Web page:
The knives are out, but can the Republican Party really ditch Trump?

A terrible midterm performance has given rise to the most serious attacks on Trump in years, but can the GOP really unseat their nominal party leader? Richard Hall reports

Friday 11 November 2022 15:38 GMT
There is no longer any affection between Donald Trump and Ron DeSantis
There is no longer any affection between Donald Trump and Ron DeSantis (Getty Images)

In the wake of one of the worst midterm performances for an opposition party in decades, the Republican Party and its supporters are looking for someone to blame. One unexpected name appears to have risen to the top of the list: Donald Trump.

Mr Trump’s role as nominal party leader over three disastrous election cycles and his insistence on handpicking candidates loyal to him for every level of office has prompted a reckoning among previously stalwart supporters.

At least 14 of Mr Trump’s handpicked candidates lost their election bids, including entirely winnable races in swing states that were vital for the party’s prospects of winning control of Congress. Among the losers were Dr Mehmet Oz, whom Mr Trump backed for Senate in Pennsylvania, and likely soon-to-be declared losers Kari Lake and Blake Masters, running for governor and Senate in Arizona respectively.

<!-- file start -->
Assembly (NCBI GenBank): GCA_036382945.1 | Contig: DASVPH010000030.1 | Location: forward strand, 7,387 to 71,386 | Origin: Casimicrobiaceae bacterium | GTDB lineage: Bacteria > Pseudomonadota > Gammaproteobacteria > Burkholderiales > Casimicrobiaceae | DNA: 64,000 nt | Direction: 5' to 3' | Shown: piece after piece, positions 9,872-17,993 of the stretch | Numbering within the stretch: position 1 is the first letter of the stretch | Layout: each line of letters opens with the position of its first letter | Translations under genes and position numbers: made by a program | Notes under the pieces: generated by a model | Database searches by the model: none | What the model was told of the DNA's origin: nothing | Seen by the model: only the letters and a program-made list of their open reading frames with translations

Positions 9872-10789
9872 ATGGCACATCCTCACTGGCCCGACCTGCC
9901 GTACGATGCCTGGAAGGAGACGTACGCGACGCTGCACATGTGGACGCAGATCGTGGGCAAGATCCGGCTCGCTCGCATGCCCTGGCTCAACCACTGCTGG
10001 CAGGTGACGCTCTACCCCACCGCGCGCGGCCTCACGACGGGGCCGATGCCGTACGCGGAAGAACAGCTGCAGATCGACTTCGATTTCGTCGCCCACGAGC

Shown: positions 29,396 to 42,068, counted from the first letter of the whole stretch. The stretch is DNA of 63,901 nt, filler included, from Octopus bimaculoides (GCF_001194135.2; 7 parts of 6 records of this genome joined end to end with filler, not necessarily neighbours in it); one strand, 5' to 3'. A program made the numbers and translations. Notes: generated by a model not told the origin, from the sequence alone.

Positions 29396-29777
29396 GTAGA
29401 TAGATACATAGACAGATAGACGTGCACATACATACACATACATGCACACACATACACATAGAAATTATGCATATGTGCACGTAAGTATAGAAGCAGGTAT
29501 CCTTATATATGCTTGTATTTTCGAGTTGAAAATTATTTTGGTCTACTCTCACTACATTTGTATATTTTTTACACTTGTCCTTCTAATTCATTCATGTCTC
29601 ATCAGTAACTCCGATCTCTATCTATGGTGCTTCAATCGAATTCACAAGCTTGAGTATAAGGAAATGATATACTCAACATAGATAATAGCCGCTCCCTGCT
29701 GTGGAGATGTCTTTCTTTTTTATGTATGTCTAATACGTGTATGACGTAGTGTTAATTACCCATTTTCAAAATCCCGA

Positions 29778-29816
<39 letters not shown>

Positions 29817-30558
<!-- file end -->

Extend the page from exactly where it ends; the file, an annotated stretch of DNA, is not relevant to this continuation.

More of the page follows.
Mr Trump endorsed just five Republicans out of 36 House races that were deemed tossups by Cook Political Report — all of them lost.

Former Trump ally and former New Jersey governor Chris Christie was first to stick the knife in.

“Almost every one of these Trump-endorsed candidates that you see in competitive states has lost,” he said on ABC’s Good Morning America. “It’s a huge loss for Trump. And, again, it shows that his political instincts are not about the party, they’re not about the country — they’re about him.”

Mr Trump’s sway in the party until now has been so strong that it has become almost career suicide for Republican lawmakers to criticise him publicly, as many learned during primary season when his endorsements played a deciding role.

But there are already stirrings across the party. Even newly elected members, such as Mike Lawler, who beat the Democratic Party Chairman to win a seat in New York, said he would like to see "the party move forward from" Trump.

“I think anytime you are focused on the future, you can’t so much go to the past," he told CNN.

Former House speaker Paul Ryan also joined the wave of criticism. “I think Donald Trump gives us problems politically ... I think we just have some Trump hangover. I think he’s a drag on our offices and our races,” he said as results came in.